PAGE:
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Aaron Goldberg: Growing as a Band Leader

By Published: August 7, 2007

AG: That was a product of the music that I was listening to at the time when I recorded it, and that was because I spent a lot of time in Brazil performing and I had an ex-girlfriend who lived there. I spent a month soaking that music in Bahia, buying every Djavan and Caetano Veloso album I could find, and it just entered my body and my music. I wasn't interested in making a Brazilian album, I wanted to make an album that reflected my jazz background, my personality, my jazz voice and most important the voice of the trio. Our band is not a Brazilian or even a world music band. We are a jazz trio in the strictest sense of the word, but I wanted to show that it's possible to take music from all over the world and put it in a jazz context and have it sound just as natural as the standard jazz repertoire or our original jazz music. In fact all music is linked.

AAJ: What is your composing process?

AG: I basically wait until I need to write some music which is something I would like to change. I do not consider myself a great composer. I wait until I have just a deep need to write some music. It could be for emotional reasons, it could just be because we have a project we have to do and it's always different. Sometimes a song comes out in half an hour, fully formed, other times I get stuck and most often I start something, I get stuck and, if I'm smart, I write down what I've got and I come back the next day and problems eventually solve themselves. Sometimes it takes years and sometimes it takes many, many performances of a song until it becomes clear exactly what the final form is gonna be, exactly what works the best. So it's an unfolding process, it could be quick or very long.

AAJ: Is there any song you have composed that pleases you most?

AG: That's tough. I like this tune I wrote for Omer, called "Oud to Omer, in a certain way it's the most ambitious one, but I also like this very old song I wrote, called "Sea Shantey [from Unfolding], which is one of those that came fully formed. It just kind of emerged to the world.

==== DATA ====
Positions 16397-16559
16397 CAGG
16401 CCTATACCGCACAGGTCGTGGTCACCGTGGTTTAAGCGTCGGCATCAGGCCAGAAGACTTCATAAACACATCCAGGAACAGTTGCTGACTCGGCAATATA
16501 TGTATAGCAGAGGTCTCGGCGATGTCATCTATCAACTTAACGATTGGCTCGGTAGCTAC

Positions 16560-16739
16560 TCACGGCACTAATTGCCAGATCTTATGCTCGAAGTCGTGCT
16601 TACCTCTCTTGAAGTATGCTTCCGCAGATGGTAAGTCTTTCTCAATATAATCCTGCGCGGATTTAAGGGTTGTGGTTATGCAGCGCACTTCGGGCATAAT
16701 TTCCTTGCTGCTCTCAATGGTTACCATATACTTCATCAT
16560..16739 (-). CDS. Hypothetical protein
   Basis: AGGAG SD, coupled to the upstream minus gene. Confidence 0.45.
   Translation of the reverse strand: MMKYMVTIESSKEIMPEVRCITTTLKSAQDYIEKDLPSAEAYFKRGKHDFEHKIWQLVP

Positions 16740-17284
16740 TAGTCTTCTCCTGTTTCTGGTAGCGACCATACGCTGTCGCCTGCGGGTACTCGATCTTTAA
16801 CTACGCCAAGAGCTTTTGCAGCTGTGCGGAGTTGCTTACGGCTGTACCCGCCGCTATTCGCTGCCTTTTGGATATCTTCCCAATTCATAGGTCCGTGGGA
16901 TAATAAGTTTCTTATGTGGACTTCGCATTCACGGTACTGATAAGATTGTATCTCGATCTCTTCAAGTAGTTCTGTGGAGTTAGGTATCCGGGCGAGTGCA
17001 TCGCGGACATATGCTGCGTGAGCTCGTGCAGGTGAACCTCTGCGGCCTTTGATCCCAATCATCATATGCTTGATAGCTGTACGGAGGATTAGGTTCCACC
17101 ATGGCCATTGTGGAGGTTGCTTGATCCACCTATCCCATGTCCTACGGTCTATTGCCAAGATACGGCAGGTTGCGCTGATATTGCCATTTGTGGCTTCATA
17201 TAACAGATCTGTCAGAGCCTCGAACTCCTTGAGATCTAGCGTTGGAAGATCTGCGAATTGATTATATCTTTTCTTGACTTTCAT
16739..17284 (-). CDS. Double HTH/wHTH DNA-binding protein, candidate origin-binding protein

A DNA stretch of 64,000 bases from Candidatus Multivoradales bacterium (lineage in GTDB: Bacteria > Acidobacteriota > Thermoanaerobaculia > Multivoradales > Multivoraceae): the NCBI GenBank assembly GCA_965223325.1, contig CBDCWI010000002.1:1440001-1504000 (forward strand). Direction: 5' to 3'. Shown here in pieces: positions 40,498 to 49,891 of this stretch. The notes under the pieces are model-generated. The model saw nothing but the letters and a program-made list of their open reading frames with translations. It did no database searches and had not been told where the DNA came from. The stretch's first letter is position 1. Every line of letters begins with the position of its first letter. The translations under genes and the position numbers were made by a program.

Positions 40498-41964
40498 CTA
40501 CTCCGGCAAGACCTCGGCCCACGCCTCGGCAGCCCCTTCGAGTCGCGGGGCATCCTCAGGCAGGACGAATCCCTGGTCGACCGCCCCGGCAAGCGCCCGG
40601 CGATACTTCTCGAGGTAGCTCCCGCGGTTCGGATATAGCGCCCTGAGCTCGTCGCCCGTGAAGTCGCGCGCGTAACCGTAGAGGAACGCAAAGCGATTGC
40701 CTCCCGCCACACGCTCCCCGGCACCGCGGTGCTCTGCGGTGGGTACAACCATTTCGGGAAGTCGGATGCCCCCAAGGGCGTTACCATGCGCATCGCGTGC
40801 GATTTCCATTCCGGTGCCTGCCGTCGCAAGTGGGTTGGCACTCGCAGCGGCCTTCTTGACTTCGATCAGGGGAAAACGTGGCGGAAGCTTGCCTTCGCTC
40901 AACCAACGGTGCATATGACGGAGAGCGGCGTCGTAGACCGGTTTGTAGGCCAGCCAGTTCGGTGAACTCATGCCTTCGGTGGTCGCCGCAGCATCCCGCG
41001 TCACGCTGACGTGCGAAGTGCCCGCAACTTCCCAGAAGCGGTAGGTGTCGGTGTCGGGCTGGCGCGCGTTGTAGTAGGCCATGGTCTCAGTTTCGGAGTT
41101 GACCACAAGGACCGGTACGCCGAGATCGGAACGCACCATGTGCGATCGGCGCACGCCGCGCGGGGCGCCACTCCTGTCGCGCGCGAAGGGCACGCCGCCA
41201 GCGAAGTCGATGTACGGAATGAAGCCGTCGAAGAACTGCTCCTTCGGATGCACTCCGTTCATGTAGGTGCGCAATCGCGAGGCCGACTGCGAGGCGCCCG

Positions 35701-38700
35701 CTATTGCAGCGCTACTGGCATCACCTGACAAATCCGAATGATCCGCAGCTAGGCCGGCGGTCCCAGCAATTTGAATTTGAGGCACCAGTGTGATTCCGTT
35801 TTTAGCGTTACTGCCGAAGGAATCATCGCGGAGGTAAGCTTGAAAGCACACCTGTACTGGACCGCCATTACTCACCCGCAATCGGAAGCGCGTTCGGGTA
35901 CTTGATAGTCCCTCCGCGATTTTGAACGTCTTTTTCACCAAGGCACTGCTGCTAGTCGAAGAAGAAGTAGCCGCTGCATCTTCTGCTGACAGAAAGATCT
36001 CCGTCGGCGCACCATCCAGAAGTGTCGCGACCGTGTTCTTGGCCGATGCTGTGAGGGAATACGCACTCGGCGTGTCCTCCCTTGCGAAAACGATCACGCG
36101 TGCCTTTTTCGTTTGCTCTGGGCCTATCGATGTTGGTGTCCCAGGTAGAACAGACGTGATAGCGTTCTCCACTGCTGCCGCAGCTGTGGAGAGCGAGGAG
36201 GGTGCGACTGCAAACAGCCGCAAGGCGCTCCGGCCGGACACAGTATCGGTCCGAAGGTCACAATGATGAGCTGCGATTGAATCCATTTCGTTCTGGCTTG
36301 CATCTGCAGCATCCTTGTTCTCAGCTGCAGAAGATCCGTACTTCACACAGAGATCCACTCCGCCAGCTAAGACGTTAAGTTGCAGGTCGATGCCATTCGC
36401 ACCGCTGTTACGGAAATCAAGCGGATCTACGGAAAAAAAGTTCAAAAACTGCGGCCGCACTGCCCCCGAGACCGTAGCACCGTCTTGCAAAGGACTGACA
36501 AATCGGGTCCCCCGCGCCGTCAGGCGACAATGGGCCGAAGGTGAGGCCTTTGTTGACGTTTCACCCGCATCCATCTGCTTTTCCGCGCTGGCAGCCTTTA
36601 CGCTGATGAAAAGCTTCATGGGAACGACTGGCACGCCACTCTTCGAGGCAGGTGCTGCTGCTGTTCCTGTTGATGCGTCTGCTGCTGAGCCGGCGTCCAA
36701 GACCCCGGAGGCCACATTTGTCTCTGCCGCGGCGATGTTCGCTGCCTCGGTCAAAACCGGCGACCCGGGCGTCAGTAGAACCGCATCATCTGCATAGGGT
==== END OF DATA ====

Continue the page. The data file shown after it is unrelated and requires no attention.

AAJ: What can people expect from Worlds?

AG: First of all I hope that people can appreciate the level of my compatriots. The quiet brilliance of Reuben Rogers—his support, his feel, his bounce, his pulse, his swing, his groove; the subtlety and the dynamism of Eric Harland—the fact that he doesn't sound like any other drummer on the scene—and the way that we play together, which I couldn't describe in words but I think is our own way of speaking, it's our own form of communication. I hope that people fall in love with the songs and find that the music sounds like jazz but that they can't put their finger on anything in particular. I hope they want to return to this record because it has a unique quality to it.

AAJ: How difficult is it nowadays to find labels interested in recording jazz?

AG: It's difficult to get a record deal with a record company that will invest a lot of money in you—or even any money. Unfortunately you need a little bit of a financial push these days to make the jazz industry pay attention to you and it's a very small world. Both bands and major festivals are very intimately connected with the few large labels that support jazz so if you are in an independent label, no matter how good it is, the challenge for you is much greater; nothing is gonna be handed to you. You need to find a good manager, a good booking agency in the States and in Europe, you need to have a connection with somebody in Japan and in South America, you need publicists, you need radio promotion; you need a lot of little pieces to the puzzle. If you are fortunate enough to have a record deal with a large label all of those pieces in the puzzle kind of fall into place immediately.

AAJ: For you everything seems to be going quite well so far.

AG: I am happy with my label. Sunnyside is a great label, they have a lot of great music on it, the people that run it are music lovers and I respect them. They don't have a huge budget to invest in me; hopefully they will invest some money in me in the future but that just puts me in a position where I have to work a little bit harder to get all those puzzle pieces in place. It's a necessary struggle for artistic reasons. I want my trio to grow.

AAJ: What about jazz, how do you expect this music to develop?

AG: Jazz is not about copying stuff that came before you. It's about imitating, assimilating and then looking ahead and looking inside yourself to find out who you are. As long as you look inside yourself the music will continue to grow because people are changing. Each generation presents new types of people, new environments, and new personalities. So as long as we continue to look backward and forward and inside at the same time, and also draw from each other, each generation will create new music that is of the moment.

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